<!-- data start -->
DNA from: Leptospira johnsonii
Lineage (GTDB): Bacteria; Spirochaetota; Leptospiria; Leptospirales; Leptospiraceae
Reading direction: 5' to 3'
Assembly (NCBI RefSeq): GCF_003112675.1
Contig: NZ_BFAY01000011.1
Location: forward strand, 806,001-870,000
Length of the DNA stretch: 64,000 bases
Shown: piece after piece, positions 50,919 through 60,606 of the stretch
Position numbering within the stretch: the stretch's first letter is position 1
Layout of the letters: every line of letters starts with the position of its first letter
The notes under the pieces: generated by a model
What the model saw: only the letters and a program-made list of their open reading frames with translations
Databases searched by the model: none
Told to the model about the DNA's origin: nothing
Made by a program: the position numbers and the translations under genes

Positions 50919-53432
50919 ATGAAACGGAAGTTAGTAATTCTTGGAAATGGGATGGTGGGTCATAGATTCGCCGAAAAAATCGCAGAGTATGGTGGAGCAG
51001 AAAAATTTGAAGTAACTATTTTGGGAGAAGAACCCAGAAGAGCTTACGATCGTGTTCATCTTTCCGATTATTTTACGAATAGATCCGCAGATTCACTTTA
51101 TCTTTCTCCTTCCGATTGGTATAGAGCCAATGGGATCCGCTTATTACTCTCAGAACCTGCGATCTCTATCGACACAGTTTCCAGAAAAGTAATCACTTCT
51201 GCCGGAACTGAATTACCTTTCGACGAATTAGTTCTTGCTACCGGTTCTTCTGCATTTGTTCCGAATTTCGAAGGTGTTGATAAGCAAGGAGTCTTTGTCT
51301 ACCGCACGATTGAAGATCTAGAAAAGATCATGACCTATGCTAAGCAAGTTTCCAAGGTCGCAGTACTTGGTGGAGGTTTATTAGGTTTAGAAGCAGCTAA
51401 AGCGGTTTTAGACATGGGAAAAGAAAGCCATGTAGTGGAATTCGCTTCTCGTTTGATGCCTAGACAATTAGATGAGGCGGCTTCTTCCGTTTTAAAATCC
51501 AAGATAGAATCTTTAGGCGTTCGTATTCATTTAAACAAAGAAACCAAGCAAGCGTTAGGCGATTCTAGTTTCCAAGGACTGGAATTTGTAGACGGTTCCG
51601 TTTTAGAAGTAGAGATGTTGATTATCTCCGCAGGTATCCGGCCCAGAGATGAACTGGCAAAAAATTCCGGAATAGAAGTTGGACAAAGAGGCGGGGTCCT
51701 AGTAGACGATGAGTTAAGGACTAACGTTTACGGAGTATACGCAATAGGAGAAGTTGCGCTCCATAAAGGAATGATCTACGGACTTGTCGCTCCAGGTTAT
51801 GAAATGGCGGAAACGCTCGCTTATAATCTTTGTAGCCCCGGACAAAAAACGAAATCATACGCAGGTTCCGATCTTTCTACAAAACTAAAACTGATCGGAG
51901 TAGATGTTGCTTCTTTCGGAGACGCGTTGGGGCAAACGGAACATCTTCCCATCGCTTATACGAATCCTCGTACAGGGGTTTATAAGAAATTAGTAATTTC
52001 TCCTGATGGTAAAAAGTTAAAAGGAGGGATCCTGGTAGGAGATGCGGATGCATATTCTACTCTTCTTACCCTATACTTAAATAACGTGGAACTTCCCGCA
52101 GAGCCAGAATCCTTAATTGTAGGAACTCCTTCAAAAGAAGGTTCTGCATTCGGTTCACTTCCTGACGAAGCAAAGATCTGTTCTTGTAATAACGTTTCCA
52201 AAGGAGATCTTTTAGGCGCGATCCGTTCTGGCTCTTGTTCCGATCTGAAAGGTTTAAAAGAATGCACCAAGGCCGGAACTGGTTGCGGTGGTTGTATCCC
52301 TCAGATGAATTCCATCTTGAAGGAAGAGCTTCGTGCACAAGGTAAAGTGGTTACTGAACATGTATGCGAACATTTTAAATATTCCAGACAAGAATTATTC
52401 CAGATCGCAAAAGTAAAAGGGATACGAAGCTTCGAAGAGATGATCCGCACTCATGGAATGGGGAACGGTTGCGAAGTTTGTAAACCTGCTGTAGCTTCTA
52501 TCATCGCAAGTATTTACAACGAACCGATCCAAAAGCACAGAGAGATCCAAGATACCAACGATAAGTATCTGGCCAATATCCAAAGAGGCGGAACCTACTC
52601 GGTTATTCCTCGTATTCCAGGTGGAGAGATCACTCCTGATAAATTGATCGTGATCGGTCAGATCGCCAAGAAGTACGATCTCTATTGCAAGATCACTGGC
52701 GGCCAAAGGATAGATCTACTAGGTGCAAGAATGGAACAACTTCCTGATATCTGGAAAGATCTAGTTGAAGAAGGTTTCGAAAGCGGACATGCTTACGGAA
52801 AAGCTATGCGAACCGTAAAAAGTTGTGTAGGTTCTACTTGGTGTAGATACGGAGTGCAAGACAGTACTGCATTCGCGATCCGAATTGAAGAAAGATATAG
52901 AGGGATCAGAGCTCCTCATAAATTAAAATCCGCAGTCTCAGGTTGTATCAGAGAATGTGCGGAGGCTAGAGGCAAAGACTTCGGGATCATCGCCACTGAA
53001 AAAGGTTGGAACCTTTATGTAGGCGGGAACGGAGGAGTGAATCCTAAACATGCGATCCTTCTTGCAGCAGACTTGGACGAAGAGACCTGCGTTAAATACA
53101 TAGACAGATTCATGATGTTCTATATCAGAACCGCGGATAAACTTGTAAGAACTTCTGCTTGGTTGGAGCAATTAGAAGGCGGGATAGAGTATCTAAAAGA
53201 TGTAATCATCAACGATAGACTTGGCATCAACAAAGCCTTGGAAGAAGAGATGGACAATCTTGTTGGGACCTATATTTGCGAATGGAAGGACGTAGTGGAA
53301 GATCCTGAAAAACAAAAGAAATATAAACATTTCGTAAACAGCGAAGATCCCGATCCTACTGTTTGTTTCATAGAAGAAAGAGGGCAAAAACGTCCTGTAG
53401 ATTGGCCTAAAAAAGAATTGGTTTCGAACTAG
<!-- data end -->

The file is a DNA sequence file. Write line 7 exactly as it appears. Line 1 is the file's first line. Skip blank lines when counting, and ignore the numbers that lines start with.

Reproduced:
Length of the DNA stretch: 64,000 bases